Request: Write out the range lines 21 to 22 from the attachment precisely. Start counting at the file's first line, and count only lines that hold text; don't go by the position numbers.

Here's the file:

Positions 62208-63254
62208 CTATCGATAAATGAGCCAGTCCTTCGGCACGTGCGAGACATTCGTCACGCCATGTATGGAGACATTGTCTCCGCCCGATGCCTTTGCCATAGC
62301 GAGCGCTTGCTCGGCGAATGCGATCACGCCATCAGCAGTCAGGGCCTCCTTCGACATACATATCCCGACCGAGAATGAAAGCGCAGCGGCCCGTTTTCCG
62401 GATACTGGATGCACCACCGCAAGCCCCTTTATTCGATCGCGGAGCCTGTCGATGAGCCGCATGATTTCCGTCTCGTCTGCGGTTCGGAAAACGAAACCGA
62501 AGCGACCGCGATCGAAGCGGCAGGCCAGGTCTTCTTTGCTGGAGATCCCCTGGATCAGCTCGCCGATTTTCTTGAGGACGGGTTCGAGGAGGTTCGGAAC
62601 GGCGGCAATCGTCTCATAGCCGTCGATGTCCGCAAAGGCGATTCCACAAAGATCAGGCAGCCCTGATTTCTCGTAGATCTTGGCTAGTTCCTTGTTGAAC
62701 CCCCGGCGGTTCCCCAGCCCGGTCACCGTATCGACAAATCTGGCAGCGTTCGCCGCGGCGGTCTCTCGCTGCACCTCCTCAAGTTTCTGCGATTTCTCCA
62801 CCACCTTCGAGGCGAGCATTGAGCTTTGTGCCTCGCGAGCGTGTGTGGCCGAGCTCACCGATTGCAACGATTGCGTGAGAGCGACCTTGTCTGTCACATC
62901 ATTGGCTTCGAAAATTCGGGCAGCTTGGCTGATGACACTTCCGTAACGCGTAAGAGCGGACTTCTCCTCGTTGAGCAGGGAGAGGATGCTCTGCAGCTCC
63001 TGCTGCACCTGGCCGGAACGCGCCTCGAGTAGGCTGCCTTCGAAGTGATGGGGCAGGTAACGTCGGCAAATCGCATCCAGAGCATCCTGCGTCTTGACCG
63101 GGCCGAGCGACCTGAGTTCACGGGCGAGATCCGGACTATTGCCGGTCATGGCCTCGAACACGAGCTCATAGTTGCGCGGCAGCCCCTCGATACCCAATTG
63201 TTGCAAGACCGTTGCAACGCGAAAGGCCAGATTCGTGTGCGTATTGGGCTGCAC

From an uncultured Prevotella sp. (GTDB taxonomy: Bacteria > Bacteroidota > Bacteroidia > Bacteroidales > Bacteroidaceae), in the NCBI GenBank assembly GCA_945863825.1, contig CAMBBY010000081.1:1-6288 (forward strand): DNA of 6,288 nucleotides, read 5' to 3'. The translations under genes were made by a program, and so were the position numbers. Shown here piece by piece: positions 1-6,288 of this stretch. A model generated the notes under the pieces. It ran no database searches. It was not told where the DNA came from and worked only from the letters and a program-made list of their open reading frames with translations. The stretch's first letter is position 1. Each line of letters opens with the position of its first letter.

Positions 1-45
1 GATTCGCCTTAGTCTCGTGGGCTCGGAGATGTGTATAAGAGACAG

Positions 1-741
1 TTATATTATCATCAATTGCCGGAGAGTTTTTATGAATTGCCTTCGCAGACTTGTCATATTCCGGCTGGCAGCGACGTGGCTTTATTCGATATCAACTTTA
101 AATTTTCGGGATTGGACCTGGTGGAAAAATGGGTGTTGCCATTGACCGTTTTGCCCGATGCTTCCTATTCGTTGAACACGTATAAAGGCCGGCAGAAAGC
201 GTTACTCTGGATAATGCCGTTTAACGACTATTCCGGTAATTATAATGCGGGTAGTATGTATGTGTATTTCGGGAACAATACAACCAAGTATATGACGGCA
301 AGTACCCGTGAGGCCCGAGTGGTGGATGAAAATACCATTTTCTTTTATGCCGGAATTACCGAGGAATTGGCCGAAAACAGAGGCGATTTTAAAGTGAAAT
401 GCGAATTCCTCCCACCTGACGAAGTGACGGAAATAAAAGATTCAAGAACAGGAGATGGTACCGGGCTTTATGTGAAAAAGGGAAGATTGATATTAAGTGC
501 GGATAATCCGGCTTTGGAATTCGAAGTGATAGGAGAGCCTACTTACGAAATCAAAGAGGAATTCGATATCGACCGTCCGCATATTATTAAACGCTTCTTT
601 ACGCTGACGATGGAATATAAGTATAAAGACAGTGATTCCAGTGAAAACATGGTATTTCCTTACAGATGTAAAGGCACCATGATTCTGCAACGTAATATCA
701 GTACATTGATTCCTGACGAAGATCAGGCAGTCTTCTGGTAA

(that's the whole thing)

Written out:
401 GCGAATTCCTCCCACCTGACGAAGTGACGGAAATAAAAGATTCAAGAACAGGAGATGGTACCGGGCTTTATGTGAAAAAGGGAAGATTGATATTAAGTGC
501 GGATAATCCGGCTTTGGAATTCGAAGTGATAGGAGAGCCTACTTACGAAATCAAAGAGGAATTCGATATCGACCGTCCGCATATTATTAAACGCTTCTTT